The Vegetarian diet continues to steadily grow in popularity especially in an increasingly environmental and animal rights conscious world. It is estimated that around 20% of the world’s population is currently vegetarian with reasons for selectin the lifestyle ranging from religion, environmental concerns about the meat industry and overfishing, animal rights to personal choice.
The Vegan diet is the eating pattern under veganism, a movement discouraging the harm and exploitation of animals through a lifestyle devoid of any animal products. The Vegan diet plan has been growing exponentially in recent times as more people adopt the plant-based alternative for ethical, environmental or personal reasons.
The Vegan diet plan eliminates any meat, fish and poultry and goes any further by eliminating any products from these sources. The good news for vegans is that its growth has seen the increase in products available to fill the gap. Studies show the diet is a good way to manage and prevent chronic and degenerative diseases from diabetes, Alzheimer’s, hypertension to cancer. There are numerous publications and a helpful online presence offering information and support to vegans.
The Process Of The Vegan Diet Plan
The common thread in the various variations of any Vegan menu is avoiding animal meat and related products including gelatine, whey and lard. A popular variation of the diet includes the whole-food diet consists of fruits and vegetables, whole grains, legumes, nuts and seeds. Raw-food Vegan menu depends on foods which can be eaten raw such as fruits, vegetable, nuts and seeds and meals cooked at low temperatures.
The starch solution is a high carb, low oil variation with foods like corn, rice and potatoes staple. The junk-food vegan depends on the meat and animal products alternatives and desserts. Exercise is not an integral of the vegan lifestyle but light to moderate physical activity is advised.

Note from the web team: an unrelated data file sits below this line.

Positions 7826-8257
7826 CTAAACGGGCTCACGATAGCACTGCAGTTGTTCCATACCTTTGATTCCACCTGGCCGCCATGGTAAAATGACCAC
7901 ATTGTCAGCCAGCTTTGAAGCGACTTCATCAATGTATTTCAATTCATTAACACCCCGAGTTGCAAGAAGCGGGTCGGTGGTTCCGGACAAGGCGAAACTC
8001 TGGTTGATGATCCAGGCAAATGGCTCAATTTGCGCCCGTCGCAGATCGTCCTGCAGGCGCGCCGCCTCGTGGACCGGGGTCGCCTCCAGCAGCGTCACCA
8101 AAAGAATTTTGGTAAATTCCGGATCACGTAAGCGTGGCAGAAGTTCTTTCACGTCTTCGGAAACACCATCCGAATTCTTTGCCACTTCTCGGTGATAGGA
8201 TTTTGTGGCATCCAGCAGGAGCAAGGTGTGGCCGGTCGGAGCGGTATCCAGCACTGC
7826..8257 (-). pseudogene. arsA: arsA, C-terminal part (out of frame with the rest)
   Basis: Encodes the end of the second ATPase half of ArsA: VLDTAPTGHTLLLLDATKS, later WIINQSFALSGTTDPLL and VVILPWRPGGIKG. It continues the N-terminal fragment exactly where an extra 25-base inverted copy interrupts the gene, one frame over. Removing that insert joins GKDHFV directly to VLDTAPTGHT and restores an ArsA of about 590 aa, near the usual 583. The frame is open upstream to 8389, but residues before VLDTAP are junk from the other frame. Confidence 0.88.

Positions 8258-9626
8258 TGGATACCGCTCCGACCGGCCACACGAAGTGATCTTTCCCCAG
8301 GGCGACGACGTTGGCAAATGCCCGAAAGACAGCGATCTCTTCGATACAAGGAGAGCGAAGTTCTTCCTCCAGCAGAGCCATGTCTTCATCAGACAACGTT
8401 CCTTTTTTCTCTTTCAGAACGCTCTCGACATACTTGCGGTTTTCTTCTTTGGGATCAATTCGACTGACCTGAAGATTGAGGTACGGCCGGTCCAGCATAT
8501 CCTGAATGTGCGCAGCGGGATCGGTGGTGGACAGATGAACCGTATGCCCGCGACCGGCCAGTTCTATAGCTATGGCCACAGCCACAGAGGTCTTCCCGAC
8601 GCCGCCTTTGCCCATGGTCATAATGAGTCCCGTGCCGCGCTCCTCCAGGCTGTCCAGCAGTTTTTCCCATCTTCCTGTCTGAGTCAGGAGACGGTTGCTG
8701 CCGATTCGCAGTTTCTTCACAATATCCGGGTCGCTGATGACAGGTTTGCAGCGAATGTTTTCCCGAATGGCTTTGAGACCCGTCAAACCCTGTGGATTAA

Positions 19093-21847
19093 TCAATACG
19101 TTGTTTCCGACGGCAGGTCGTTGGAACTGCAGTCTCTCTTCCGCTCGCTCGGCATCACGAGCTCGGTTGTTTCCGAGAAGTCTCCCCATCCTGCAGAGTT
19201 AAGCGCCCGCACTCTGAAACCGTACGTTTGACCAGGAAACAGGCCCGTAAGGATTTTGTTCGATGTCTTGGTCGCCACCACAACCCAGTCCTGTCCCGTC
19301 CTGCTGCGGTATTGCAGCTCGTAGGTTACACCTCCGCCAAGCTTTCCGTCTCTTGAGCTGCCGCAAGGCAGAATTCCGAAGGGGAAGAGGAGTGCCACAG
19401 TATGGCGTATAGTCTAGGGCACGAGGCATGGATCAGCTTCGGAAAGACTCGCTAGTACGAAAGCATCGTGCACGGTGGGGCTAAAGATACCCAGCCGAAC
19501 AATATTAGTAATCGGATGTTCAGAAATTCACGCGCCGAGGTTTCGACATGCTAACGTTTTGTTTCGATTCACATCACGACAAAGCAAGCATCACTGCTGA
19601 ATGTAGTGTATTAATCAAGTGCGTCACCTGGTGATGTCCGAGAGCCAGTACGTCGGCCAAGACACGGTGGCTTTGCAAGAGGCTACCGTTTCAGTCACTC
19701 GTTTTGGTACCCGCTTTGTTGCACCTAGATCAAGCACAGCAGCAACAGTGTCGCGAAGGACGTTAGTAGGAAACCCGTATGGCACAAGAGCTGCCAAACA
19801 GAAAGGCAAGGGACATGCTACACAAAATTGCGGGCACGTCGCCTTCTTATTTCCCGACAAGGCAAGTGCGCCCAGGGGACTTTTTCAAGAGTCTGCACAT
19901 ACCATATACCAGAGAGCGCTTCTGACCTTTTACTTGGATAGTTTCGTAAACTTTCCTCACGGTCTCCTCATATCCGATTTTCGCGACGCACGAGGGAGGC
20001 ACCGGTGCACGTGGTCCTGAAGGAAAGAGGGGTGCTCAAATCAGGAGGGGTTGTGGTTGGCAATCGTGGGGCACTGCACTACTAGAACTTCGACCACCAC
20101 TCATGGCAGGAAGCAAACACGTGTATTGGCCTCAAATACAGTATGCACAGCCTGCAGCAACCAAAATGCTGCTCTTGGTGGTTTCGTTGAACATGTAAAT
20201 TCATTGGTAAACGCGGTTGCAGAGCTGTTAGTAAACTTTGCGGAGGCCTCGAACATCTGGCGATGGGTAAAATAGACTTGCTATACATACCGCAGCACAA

- It is low in calories for better weight control.
- Studies show it helps to reduce risk and fight chronic disease.
- There are plenty of resources and support available.
- It can seem restrictive to some people.
- It increases chances of nutrient deficiencies.
- It may be expensive as ingredients are costlier.
Who Should Do It
Individuals worried about the ethical and environmental effects of the meat industry and fishing can adopt the Vegan diet as a way to join the movement and play their part in positive change. With its many benefits, the lifestyle can be taken up by anyone looking to trim their waistline while keeping chronic disease at bay.
Meal Plan ideas
- Breakfast: Overnight oats made with fruit, fortified plant milk, chia seeds and nuts.
- Lunch: Seitan sauerkraut sandwich.
- Dinner: Pasta with a lentil Bolognese sauce and a side salad.
- Breakfast: Mango and spinach smoothie made with fortified plant milk and a banana-flaxseed-walnut muffin.
- Lunch: Baked tofu sandwich with a side of tomato salad.
- Dinner: Vegan chili on a bed of amaranth.
- Breakfast: Spinach and scrambled tofu wrap and a glass of fortified plant milk.
- Lunch: Spiced red lentil, tomato and kale soup with whole-grain toast and hummus.
- Dinner: Veggie sushi rolls, miso soup, edamame and wakame salad.
The celebrity-endorsed Alkaline diet has gained popularity in recent times as proponents say it can prevent chronic illnesses and degenerative diseases like arthritis, diabetes, osteoporosis and cancer while helping with weight loss. These claims remain tenuous as the research available is inconclusive at best and mostly disputes the supposed benefits of the Alkaline diet.
The flexitarian diet stands for flexible vegetarian and it aims to make a vegetarian diet a bit less restrictive. The diet was designed by dietician Dawn Blatner who wanted to help people realize the benfits of vegetarianism without sticking to a strictly vegetarian diet.